Stop And See People As They Really Are
It happened in southern India in the 1940s. A young village boy about twelve years old was helping Dr. Margaret Brand, the missionary eye doctor, as she did cataract surgery.
As it turned out, one of the patients was the boy’s own mother, who had gone blind before her son was born. She had never seen him. Dr. Brand writes, “By the tenth day [following the surgery] my young helper was bouncing up and down with excitement, saying, ‘Amma, can you see me now?’ ”
After the mother received her new glasses, it took several minutes for her to realize that she could see again. “She gazed at her son for a long time, and then, breaking into a smile, said, ‘My son, all these years I thought I knew you, but today I see you.’ “
“So many times I think I know a person,” writes Dr. Brand:
I make up my mind about them, and my opinion is not always favorable. Then God has to stop me and say, “Now just a minute. Let me show you how I see that person.”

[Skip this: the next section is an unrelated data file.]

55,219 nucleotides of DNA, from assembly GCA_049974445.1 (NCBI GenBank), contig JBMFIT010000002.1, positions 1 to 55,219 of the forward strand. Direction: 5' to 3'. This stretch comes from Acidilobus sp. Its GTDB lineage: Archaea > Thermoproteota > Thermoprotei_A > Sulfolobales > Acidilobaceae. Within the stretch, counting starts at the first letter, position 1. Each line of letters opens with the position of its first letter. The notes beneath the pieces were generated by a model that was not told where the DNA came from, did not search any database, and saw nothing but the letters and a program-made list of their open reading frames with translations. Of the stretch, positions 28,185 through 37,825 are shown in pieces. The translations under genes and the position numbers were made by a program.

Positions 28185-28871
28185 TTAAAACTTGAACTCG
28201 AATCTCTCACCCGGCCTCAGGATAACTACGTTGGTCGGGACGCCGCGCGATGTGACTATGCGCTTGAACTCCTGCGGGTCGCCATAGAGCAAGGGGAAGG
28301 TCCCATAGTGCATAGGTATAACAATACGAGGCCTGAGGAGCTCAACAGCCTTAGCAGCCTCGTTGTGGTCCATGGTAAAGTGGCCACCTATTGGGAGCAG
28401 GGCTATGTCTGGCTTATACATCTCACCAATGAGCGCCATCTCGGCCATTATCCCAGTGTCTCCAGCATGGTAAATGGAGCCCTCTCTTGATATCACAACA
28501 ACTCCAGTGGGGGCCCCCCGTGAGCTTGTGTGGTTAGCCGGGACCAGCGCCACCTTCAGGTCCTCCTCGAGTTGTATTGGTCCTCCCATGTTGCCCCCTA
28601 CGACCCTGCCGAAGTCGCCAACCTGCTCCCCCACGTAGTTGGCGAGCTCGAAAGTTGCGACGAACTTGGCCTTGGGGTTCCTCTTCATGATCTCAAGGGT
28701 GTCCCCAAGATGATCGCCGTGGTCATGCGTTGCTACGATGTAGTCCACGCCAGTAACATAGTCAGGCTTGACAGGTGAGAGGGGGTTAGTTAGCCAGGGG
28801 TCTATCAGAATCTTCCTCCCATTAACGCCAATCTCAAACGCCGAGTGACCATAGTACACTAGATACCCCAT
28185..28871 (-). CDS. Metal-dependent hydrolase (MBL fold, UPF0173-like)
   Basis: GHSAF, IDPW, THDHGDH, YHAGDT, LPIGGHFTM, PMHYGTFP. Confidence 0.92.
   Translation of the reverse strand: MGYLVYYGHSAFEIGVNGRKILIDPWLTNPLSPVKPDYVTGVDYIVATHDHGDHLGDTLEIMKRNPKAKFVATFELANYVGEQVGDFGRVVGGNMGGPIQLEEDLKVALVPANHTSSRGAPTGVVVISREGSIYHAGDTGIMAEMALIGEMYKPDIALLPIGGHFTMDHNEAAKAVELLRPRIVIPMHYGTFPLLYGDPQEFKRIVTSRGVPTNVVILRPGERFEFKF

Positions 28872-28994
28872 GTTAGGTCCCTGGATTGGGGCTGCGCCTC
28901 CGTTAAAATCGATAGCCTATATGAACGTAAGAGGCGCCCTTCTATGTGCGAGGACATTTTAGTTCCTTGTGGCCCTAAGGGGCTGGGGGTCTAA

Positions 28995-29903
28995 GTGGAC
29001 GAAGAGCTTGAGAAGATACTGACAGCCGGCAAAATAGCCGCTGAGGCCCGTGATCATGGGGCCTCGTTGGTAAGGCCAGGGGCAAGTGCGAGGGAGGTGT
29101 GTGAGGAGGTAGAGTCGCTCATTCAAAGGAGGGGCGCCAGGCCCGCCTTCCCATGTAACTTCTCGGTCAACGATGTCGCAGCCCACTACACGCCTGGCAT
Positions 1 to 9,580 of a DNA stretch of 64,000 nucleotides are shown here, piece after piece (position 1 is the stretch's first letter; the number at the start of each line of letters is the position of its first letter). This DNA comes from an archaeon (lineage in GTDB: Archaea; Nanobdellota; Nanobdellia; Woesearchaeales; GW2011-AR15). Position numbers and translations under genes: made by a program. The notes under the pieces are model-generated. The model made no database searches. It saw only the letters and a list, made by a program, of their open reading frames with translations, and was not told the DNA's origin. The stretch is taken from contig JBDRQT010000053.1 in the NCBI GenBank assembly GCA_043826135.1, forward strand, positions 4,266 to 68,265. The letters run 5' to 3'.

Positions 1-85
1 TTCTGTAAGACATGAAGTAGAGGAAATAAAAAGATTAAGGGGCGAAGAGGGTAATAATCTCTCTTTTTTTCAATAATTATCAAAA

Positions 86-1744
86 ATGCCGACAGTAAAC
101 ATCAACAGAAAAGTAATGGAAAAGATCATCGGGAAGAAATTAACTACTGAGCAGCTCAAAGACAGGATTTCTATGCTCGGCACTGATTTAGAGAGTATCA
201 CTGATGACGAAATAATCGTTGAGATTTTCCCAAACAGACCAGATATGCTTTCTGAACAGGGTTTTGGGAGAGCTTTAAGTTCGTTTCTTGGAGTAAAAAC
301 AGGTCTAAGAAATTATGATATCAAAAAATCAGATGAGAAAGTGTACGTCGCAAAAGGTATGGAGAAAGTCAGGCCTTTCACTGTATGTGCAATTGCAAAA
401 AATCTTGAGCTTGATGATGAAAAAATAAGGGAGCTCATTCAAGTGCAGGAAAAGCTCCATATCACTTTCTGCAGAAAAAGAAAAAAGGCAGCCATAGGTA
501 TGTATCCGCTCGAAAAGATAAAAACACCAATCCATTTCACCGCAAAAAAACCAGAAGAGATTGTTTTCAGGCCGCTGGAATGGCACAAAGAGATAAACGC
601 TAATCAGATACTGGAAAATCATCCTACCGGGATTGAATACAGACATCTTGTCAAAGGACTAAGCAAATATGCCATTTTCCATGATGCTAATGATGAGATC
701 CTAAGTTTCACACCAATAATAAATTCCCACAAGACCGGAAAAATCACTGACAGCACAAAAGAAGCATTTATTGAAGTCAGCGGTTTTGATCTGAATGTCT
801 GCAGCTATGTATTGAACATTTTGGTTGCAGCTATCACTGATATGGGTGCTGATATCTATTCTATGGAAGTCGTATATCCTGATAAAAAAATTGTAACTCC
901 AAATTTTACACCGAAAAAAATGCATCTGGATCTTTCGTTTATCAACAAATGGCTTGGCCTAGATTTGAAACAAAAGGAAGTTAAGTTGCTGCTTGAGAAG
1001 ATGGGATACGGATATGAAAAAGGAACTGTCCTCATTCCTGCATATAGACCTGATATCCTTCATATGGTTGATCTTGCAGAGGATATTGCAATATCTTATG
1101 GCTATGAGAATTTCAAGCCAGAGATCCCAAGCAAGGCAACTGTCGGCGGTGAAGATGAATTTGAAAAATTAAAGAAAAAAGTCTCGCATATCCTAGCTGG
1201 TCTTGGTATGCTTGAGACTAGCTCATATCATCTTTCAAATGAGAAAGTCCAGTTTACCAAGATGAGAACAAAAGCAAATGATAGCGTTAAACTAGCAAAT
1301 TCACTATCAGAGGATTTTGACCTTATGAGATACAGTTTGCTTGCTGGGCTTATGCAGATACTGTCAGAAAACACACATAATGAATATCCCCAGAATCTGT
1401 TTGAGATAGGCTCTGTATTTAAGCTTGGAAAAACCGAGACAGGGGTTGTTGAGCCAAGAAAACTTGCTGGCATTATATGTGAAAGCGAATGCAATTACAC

We’re all a bit blind when it comes to judging people. Like the mother, who for twelve years could judge what her son looked like only by touching him, we judge people by our experience when we bump up against their rough exterior. For example, your husband may have been critical of you this morning, and you assumed he was displeased with something you had done. But if you could have seen inside, you might have found that he was really worried about his job.
The Psalmist once prayed, “O Lord my God. Give light to my eyes” (Psalm 13:3). We need God’s help to see people as they really are.
Say, that person who rubs you the wrong way—ask God to do divine eye surgery today so you can see him as God sees him.
 Vision for God by Dr. Margaret E. Brand with Dr. James L. Jost (Grand Rapids, MI: Discovery House Publishers, 2006), 122